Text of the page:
Officials at Guidant Corp. projected that as many as 15 of every 10,000 of its Prizm 2 DR implantable heart defibrillator might fail per year, leading to death in some cases, but did not tell doctors or regulators about the problems, according to documents filed in a Texas state court.
The documents show the company estimated that the effects from short circuits in its Prizm 2 DR device could be life-threatening in about 12 percent of those cases, The New York Times reported Saturday.
The Guidant documents were filed Thursday in a Texas state court in Corpus Christi by attorney Robert C. Hilliard, who is representing plaintiffs who sued Indianapolis-based Guidant, claiming it failed to warn them about the possible defects.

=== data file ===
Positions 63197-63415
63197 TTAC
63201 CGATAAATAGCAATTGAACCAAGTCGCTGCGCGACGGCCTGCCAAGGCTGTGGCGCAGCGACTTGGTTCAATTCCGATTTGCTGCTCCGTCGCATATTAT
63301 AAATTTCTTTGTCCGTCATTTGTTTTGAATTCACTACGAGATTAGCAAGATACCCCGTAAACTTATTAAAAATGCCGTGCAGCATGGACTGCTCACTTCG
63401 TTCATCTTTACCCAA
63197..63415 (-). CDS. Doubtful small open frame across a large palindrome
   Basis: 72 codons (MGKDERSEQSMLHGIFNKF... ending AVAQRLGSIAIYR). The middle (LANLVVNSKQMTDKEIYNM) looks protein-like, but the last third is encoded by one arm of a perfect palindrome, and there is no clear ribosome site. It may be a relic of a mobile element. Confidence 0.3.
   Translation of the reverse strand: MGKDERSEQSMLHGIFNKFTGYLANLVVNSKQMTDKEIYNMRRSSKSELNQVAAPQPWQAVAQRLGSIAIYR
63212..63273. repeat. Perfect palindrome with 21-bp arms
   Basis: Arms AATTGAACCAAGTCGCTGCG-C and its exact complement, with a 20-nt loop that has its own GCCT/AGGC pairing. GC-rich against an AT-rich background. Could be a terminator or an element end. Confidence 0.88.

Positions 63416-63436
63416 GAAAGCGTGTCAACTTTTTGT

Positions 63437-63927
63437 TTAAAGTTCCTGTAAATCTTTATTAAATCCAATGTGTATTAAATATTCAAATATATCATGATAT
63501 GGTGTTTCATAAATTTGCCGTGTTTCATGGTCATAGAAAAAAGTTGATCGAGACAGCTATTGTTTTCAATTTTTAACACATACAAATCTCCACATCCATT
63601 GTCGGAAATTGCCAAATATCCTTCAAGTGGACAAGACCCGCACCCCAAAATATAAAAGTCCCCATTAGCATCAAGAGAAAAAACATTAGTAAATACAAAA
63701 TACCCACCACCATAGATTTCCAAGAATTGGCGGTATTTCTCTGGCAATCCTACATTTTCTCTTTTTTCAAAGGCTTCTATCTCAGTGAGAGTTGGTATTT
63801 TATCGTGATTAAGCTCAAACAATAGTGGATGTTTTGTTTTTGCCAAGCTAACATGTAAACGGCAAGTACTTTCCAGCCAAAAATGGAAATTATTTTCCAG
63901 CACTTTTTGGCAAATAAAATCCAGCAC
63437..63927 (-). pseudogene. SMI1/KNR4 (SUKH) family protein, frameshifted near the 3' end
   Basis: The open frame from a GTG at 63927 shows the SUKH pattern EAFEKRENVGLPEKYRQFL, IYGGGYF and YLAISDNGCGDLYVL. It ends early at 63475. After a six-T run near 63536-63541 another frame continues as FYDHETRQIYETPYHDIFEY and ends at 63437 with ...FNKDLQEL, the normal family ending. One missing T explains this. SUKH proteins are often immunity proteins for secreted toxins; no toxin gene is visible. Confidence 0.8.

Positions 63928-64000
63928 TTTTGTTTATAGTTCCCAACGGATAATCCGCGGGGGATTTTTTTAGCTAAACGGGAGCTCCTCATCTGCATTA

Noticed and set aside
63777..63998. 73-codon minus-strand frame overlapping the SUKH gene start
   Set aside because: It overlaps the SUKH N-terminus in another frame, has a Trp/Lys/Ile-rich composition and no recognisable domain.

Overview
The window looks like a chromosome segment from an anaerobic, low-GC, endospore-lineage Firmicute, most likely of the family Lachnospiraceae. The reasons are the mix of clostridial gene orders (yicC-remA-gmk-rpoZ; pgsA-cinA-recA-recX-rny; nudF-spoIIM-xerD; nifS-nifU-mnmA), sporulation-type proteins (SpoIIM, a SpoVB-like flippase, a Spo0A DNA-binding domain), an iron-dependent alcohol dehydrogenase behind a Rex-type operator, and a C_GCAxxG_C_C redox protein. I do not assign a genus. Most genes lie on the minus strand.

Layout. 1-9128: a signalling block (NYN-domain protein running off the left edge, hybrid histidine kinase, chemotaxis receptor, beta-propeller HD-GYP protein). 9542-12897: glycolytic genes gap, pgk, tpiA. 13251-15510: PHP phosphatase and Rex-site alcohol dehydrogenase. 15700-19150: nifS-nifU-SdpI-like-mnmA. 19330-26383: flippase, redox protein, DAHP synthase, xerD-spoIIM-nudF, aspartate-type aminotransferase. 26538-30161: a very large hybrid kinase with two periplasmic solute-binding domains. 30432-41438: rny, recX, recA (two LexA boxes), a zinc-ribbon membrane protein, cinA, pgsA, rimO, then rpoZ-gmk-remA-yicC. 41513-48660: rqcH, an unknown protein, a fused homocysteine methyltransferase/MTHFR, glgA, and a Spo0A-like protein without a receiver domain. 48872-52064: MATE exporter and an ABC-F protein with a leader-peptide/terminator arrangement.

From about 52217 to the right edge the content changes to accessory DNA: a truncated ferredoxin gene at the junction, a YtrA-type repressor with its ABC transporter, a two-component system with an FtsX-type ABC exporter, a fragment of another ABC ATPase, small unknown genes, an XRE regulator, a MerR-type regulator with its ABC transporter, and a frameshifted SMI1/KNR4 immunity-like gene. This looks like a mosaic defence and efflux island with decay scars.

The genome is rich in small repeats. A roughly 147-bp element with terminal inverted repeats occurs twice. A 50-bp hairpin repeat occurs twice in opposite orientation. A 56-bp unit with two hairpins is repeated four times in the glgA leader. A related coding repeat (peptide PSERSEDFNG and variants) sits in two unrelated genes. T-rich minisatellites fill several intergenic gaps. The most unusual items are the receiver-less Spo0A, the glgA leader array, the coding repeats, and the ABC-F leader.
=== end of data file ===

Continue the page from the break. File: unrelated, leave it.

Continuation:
A Guidant spokesman did not immediately return a call Sunday seeking comment. The company said in an e-mail to the newspaper that it does not comment on pending litigation.
In addition, New York State and the city of Bethlehem, Pa., have sued Guidant seeking reimbursement for device-related health care costs.
One of the records shows the company estimated that about 15 units out of every 10,000 were likely to short-circuit, the newspaper reported, citing the documents. Of those, about one in 10 would experience either death or a life-threatening episode.
Since June, Guidant has recalled or issued warnings about 88,000 heart defibrillators and almost 200,000 pacemakers because of reported malfunctions. The company is under investigation by federal and state officials and faces dozens of lawsuits over its recalls.